PUNTA GORDA, Fla. -- The Punta Gorda Police Department is making major changes within his department. This two weeks after 73-year-old Mary Knowlton was accidentally shot and killed during a lethal-force demonstration at a citizen's academy class.
The officer who shot her, Lee Coel, remains on administrative leave pending the outcome of an investigation.
The shooting is still a sensitive subject at the police department. "I'm very sorry for the Knowlton Family, really. But I have a department to run. I have a lot of officers that need leadership and guidance," says Chief Tom Lewis.
Which is why he's paying no attention to any requests for him to resign. "To think that it's a good idea to create instability within the police department right now, I don't think is very wise. I made a commitment to this community when I accepted the chief of police job and I plan on keeping that commitment."
As part of that commitment, Lewis is asking a law enforcement board to consider changes to citizen police academy demonstrations nationwide. "After this incident, we have developed some new policies."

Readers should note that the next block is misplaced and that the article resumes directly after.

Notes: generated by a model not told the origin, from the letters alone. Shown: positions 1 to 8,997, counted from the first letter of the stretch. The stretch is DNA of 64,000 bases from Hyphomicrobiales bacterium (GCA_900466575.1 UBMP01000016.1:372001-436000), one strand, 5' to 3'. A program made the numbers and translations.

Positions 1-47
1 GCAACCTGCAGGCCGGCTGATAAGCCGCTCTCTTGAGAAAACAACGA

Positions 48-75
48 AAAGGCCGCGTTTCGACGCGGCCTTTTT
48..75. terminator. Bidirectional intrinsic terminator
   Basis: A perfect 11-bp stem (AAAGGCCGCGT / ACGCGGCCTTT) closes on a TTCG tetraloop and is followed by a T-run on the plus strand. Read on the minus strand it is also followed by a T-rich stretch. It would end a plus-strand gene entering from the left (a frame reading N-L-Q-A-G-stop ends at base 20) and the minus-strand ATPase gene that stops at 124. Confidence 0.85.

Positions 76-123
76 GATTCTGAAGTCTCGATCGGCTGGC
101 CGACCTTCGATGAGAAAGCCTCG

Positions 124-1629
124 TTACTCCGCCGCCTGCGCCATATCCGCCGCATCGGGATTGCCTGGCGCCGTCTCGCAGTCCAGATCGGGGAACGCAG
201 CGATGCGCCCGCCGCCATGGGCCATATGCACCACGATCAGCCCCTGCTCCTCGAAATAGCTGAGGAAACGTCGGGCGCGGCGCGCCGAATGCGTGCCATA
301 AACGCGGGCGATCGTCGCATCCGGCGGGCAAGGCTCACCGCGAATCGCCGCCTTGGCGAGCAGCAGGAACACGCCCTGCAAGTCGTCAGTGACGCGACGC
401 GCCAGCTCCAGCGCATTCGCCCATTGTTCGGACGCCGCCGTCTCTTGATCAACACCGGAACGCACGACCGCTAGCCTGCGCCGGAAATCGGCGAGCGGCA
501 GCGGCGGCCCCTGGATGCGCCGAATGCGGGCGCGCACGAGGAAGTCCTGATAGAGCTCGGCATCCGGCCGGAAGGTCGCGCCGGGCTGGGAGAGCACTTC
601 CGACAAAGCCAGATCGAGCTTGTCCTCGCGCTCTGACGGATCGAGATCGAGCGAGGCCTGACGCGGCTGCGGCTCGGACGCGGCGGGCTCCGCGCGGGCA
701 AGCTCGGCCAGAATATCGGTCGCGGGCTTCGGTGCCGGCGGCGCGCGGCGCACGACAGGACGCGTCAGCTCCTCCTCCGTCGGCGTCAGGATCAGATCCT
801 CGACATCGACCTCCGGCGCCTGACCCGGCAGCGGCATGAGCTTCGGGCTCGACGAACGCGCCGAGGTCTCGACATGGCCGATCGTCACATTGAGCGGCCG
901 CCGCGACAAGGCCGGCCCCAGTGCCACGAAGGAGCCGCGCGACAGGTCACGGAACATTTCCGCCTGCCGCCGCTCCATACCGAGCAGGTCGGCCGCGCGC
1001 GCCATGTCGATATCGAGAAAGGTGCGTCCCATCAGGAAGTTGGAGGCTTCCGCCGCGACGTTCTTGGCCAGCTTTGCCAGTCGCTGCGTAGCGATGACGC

The first of the two changes would require all lethal weapons and ammunition be stored separate from less lethal weapons and ammunition.
The second change bans the use of live firearms during scenario-based training exercises, with noted exceptions as defined by the agency.
Lewis hopes these proposals will improve safety.
In the meantime, he's working on improving the spirit of his department. "Speak to the morale of the department right now...the morale of the department is up and down. I think people are still grieving what they saw or their co-workers."
So where do we go from here? The Florida Department of Law Enforcement has to finish their criminal investigation, which we're told should be done in about 2 weeks. That's when the Punta Gorda Police Department will begin their internal investigation, which is mainly based on policies and procedures.